It is a very canny move, and the fight is edited in a horrific fashion with impressionistic lighting that doesn't reflect the reality of the ring, but the torment in LaMotta's head. (Introducing the brutal fight, Schoonmaker said that she felt boxing "should be banned.") They also spent much time deciding how much and when to cut to Cathy Moriarty's horrified reaction shots in this carefully timed sequence.
Another interesting note is that around the film's production, in the late 70s, a key piece of film equipment was coming on the scene: the Steadicam. Released in 1976, and used that same year to very different effect in Kubrick's The Shining, here it is used for Jake's ironically (in light of what comes later) magisterial entrance into the ring:
Though shots like this are commonplace today, Schoonmaker broke down how the operator had to first lead, then follow, De Niro through the crowd, before stepping onto a crane that would lift him high in the air. In 1980, this was pretty heady stuff, since it freed the camera department from the spaces accessible by dolly track. It is also another in the long and proud lineage of Scorsese long takes and furthermore, like every shot in the work of a master director, it serves a psychological purpose:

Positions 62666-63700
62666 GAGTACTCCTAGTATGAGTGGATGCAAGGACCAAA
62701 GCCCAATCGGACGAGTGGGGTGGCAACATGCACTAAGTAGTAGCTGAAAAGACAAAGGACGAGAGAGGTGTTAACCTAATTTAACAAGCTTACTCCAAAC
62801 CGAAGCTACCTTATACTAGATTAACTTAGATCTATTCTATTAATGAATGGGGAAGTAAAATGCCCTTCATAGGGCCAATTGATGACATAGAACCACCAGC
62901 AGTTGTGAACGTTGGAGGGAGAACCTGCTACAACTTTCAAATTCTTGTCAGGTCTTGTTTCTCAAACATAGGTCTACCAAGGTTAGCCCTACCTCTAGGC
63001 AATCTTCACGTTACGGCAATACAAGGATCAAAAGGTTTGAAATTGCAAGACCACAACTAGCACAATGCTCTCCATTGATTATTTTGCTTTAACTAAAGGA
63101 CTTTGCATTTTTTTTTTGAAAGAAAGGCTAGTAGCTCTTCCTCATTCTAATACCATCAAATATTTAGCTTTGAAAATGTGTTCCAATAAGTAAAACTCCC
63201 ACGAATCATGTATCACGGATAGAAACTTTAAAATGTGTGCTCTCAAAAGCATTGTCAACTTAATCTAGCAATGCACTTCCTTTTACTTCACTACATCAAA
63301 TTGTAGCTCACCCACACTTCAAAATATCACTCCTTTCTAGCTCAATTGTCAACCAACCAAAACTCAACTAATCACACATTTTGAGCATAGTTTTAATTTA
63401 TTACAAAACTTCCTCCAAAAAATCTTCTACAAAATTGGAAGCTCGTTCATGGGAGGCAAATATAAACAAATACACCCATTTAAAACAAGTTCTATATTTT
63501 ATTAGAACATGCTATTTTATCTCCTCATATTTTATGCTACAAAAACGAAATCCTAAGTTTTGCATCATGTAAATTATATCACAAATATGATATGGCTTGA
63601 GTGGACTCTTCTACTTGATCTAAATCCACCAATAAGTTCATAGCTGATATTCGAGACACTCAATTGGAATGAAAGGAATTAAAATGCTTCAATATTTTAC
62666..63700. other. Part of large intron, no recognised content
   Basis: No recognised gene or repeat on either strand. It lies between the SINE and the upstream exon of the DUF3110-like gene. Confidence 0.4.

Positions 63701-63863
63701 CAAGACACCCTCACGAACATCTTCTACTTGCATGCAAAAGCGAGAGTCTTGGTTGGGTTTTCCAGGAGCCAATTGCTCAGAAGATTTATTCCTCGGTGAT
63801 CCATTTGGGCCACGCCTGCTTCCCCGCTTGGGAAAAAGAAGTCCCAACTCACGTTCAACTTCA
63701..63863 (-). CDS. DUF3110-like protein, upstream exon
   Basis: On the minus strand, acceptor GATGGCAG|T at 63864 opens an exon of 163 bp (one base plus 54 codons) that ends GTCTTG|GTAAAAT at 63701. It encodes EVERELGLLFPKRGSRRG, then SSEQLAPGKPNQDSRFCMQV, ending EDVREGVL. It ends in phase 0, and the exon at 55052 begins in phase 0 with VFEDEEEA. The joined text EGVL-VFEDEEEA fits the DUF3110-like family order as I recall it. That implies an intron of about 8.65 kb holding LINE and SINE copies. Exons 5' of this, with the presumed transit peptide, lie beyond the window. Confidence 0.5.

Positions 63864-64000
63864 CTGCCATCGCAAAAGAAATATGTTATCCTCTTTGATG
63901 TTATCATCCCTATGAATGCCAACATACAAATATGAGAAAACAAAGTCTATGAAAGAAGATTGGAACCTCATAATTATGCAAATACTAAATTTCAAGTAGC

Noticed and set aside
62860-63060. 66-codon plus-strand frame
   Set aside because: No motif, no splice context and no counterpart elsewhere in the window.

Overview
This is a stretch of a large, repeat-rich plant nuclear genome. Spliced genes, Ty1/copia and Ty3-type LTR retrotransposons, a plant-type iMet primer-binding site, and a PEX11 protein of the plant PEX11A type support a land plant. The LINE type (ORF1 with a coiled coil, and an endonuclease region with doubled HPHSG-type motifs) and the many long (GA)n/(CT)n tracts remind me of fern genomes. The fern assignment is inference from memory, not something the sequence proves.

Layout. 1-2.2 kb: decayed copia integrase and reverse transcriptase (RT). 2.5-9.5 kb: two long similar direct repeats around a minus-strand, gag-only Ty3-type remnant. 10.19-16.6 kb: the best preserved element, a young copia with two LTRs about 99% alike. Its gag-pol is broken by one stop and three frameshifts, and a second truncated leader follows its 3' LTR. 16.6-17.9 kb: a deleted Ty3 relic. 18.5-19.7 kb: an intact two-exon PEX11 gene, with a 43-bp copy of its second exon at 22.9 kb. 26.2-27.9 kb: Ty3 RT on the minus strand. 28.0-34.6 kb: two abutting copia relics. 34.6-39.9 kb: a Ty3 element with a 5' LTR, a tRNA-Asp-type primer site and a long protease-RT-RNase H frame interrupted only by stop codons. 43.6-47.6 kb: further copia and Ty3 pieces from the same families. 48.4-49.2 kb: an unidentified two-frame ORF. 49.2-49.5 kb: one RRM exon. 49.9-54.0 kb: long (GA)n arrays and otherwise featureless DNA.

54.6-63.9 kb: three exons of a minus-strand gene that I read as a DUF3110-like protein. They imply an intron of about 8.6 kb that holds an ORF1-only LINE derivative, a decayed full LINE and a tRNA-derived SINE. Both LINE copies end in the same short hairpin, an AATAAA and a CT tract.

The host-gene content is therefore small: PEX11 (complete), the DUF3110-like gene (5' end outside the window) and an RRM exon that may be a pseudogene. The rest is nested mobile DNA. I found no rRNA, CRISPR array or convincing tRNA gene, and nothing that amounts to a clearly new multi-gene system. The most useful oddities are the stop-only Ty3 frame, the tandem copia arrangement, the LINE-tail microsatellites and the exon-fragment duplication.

In Raging Bull, when we are in the ring, the cutting, like the punching, is fast and furious. This calm before the storm, as it were, sets up a psychological expectation which, when brutally destroyed later by Robinson's punches, is that much more devastating.
On a lighter note, she also noted that the ringside announcer was supposed to start speaking into the mic as soon as the camera rose into the air, but was nervous and froze. Luckily, they were able to cut around the moment.
"He Ain't Pretty No More"
A key theme of Raging Bull is how LaMotta used the ring to take out his personal demons. This is reflected in a sequence where, to punish his wife, who has called an up and coming fighter, Gino, "good looking", LaMotta demolishes the fighter; this sequence made use, like several other shots, of "skip frames," an effect whereby frames are removed to give a stuttering aspect to the shots. It is commonly digitally reproduced today in NLE software, but in 1980, each of those frames was removed by hand. (Scorsese's father is seen at the end of the clip, uttering the famous line about the young fighter's now demolished face.)
Schoonmaker revealed the filmmakers had access to slow motion footage that was, respectively, 48, 72, 96, and 120 times slower than 24 fps. This helped her and Scorsese achieve the highly impressionistic and subjective footage of LaMotta in the ring. (Here's a great article about slow motion in Raging Bull.)
"Who Asked You?"
Schoomaker also went into depth about Scorsese's directing style when working with actors. In this famous scene, it is Moriarty's comments about the fighter Gino that leads to the above fight where LaMotta's destroys the fighter's face. In Raging Bull, while the boxing is highly stylized and cut with exceptional velocity, Scorsese's love of improvisation, especially when working with amazing actors like De Niro and Joe Pesci, led to some long takes. This adds to a great back and forth rhythm in the film as a whole.